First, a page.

Getting Ready for Osaka 2019

As the 2019 Model G20 Summit begins, we are incredibly excited to simulate the Japanese Presidency. Since Model G20 was founded less than three years ago, the summit has grown immensely in size, both in terms of staff and delegations. This year's delegations come from 16 different universities and companies around the country and the world. In terms of staff, the number of policy and logistical staff has grown from 6 at the first Model G20 Summit in 2017 to 30 in 2019. Staff members hail from 16 states and 8 countries and represent each of the schools within American University. A total of 22 languages are also spoken between the 30 logistical and policy staff members. This diversity in backgrounds and educational focus contributes to a wide variety of new ideas and expertise that have immensely helped the development of this year’s simulation of the Osaka G20 Summit.

The size isn't the only part of Model G20 that has grown. This year, press conferences, as well as a third track in addition to the sherpa and financial tracks, have been added to the summit programming. The new Head of Delegation track will center around each person leading their delegations at the summit. They will begin the weekend with an in-depth conversation on the state of multilateralism and the role of the G20 in this system. Heads will also participate as liaisons for their delegations in both the Finance and Sherpa tracks, advising representatives, listening in on discussions, and providing key insights. The goal of this is to ensure greater unity within each delegation and prevent a disconnect between members in different tracks. Heads of Delegations are also tasked with serving a spokesperson for their delegation, a job which entails speaking at the Sunday morning Leader’s Summit, as well as participating in press conferences and coalition meetings throughout the weekend.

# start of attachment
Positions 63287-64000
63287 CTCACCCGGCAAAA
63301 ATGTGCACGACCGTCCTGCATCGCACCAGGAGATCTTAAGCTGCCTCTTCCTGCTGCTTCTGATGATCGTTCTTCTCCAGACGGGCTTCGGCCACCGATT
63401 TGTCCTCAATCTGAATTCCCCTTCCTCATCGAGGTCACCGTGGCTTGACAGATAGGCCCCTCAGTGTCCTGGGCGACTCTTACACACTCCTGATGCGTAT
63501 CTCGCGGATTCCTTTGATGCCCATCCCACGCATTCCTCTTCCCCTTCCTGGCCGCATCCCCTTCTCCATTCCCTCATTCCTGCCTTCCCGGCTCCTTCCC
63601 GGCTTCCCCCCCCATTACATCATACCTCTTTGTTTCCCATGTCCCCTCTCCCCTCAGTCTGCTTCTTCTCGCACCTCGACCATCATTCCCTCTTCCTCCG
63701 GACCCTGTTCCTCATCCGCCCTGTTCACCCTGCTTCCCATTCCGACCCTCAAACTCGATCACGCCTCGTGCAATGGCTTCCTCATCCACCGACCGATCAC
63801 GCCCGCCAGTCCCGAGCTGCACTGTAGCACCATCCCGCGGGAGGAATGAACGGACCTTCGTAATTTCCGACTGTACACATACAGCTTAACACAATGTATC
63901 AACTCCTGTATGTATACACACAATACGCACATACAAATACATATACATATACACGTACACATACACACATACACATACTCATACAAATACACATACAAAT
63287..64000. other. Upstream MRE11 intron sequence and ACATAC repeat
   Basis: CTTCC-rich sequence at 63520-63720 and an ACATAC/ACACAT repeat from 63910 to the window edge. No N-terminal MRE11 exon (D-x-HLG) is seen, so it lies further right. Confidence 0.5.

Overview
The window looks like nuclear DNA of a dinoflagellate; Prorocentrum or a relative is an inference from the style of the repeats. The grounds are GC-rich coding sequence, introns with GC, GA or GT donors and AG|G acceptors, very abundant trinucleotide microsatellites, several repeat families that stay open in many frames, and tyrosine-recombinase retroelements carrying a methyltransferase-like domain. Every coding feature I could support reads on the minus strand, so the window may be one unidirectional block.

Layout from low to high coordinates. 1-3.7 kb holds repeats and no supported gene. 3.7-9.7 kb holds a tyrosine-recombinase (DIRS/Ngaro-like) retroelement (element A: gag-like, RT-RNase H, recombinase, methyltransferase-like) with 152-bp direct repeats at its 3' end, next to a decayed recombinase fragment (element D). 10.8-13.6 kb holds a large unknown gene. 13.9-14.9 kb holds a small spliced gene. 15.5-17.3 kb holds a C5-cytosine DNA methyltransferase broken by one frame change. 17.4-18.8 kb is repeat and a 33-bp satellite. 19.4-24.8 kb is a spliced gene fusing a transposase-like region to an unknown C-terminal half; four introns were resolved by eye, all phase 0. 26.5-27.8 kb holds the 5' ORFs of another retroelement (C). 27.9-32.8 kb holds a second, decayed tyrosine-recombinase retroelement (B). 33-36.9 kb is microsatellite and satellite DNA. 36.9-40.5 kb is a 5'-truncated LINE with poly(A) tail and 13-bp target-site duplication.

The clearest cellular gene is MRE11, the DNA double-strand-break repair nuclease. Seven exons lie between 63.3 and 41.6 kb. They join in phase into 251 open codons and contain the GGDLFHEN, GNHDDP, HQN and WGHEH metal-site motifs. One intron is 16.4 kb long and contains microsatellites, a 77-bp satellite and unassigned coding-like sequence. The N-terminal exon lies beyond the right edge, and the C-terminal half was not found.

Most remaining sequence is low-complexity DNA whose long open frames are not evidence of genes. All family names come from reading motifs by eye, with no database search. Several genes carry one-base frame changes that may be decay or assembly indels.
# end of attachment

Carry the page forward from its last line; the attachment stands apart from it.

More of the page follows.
As 2019 has been an incredibly eventful, and without a doubt, historical year, it was difficult to decide on debate topics to be discussed in each track. In the end, it was decided that the Finance Track topics would be International Taxation and Digitization, Rising Debt, and the Future of Trade and WTO Reform and that the Sherpa Track topics would be Global Health Threats, Inequality, Employment and Aging, and Climate Change and Disaster Risk. While the topics seem big and intimidating at first glance, they, in reality, are merely a few of the tough real-world problems that G20 nations, leaders, and representatives face and must confront in today’s world. 

Beginning October 11, we hope that delegations give their all, both inside and outside the negotiation room, providing arguments and collaborations in order to develop a strong communique. American University’s Model G20 Summit remains the only simulation of its kind, serving as an accurate play-by-play of the G20 itself and also as a way to educate students and young professionals in the seemingly tangled and intimidating sphere of international collaboration and diplomacy in hopes of producing a new generation of change-makers, leaders, and diplomats.

Rafael Cestero